Cost: €12 OR included as Skip-the-line in the Paris Pass

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Musée national de l'Orangerie

 Water Lily Paintings at Musée National de l'Orangerie

Water Lily Paintings at Musée National de l'Orangerie

I include the Orangerie Museum only if you have or are planning to go see Monte's Gardens in Giverny.  Claude Monet's home, where he painted most of his famous works, is located an hour outside of Paris in the small town of Giverny.  We visited the gardens first thing, before exploring Paris. 

The Orangerie has Monet's large water lily paintings displayed in huge white oval shaped rooms.  The way the paintings are displayed is specifically how Monet wanted you to experience them.  Your eyes instantly go to these beautiful paintings.  They exude so much of the serene feeling that you get when visiting Monet's gardens in Giverny.  Try to visit at a less busy time to just feel at peace enjoying the paintings.  It will take your mind off stress or any of your anxious thoughts.

There is a larger section of the museum that includes other artwork, including some by Picasso, which I found to be just eh.  I would not waste much time on it if you don't enjoy art.  You can be in and out of this museum in 30 minutes.

Cost: €9 OR included in the Paris Pass

Website

 

The Louvre

 Napoleon's Apartments in the Louvre

Napoleon's Apartments in the Louvre

 Outside of the Louvre, you enter in through the glass pyramid in the center of the square

Outside of the Louvre, you enter in through the glass pyramid in the center of the square

I have to include the Louvre.  This monster of an art museum is the most well-known and loved in the world.  It is also one of the oldest art museums.  It is housed in a 12th-century fortress that began having visitors in 1793.  To continue on with superlatives.  It is also the largest museum in the world.  There are over 38,000 artifacts.  It would take 9 months to look at every piece for 30 seconds.  You simply have to prioritize what to see when you visit.

Not surprisingly, my two favorite sections of the museum do not involve art.  The first being Napoleon III's apartments.  It is almost a mini-Versailles (but without the extremely packed hallways).  Absolutely luxurious interiors are on display – a nice dining room, sitting room, and large staircases.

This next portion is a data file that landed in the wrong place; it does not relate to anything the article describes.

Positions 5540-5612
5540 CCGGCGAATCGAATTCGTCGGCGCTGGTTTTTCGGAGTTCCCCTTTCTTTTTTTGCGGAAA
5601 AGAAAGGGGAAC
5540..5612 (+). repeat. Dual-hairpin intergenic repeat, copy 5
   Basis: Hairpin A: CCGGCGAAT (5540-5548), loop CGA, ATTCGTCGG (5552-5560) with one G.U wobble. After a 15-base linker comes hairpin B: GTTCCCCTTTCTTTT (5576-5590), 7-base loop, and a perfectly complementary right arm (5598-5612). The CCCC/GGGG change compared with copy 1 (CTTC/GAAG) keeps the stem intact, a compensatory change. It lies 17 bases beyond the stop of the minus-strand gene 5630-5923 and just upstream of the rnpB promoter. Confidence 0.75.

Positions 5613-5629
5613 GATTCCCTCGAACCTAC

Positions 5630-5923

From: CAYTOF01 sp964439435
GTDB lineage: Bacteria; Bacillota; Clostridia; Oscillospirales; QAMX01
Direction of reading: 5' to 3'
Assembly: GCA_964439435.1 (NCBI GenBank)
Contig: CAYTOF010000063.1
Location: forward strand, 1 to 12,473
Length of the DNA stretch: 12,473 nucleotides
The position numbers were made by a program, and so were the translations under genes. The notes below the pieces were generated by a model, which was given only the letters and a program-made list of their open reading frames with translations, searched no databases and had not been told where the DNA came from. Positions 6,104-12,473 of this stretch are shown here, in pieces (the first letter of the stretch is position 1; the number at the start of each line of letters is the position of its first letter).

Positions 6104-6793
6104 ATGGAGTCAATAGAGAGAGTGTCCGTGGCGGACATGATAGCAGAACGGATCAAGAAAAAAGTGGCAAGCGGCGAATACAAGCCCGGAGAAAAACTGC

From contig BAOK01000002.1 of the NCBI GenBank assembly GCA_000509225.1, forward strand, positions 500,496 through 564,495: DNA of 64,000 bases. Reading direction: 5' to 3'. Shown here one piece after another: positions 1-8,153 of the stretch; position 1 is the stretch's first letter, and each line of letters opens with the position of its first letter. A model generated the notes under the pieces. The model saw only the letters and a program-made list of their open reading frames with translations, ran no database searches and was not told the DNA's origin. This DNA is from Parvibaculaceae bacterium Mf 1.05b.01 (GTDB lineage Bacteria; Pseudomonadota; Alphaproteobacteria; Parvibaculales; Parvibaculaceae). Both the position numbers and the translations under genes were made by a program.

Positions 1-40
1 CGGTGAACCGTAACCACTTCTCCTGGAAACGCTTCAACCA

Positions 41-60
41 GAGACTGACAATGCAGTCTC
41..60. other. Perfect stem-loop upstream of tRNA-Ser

The crowd of people around the Mona Lisa

The crowd of people around the Mona Lisa

 Egyptian Art Section of the Louvre

Egyptian Art Section of the Louvre

My second favorite section is of the Ancient Egyptian Antiquities.  There is a long history of the Louvre and other European museums plundering or buying stolen art relics from ancient civilizations.  Personally, I believe these artifacts belong where they originated (Egypt).  Having said that, with all of Egypt artifacts available at the Louvre it would be a shame not to see the collection.  In the section, there are large ancient sculptures, a tomb, tools, a mummy, religious objects, and an ancient game board.

Of course, you must at least glimpse the famous Mona Lisa.  It'll be the small painting with the massive crowd of people around it trying to get a selfie.  It is not worth wasting much more time or effort trying to get to the front of the crowd to see it in more detail.  Just go into the room, laugh at the mania, and carry on to one of the less busy areas.

Cost: €15 or included as skip-the-line in the Paris Pass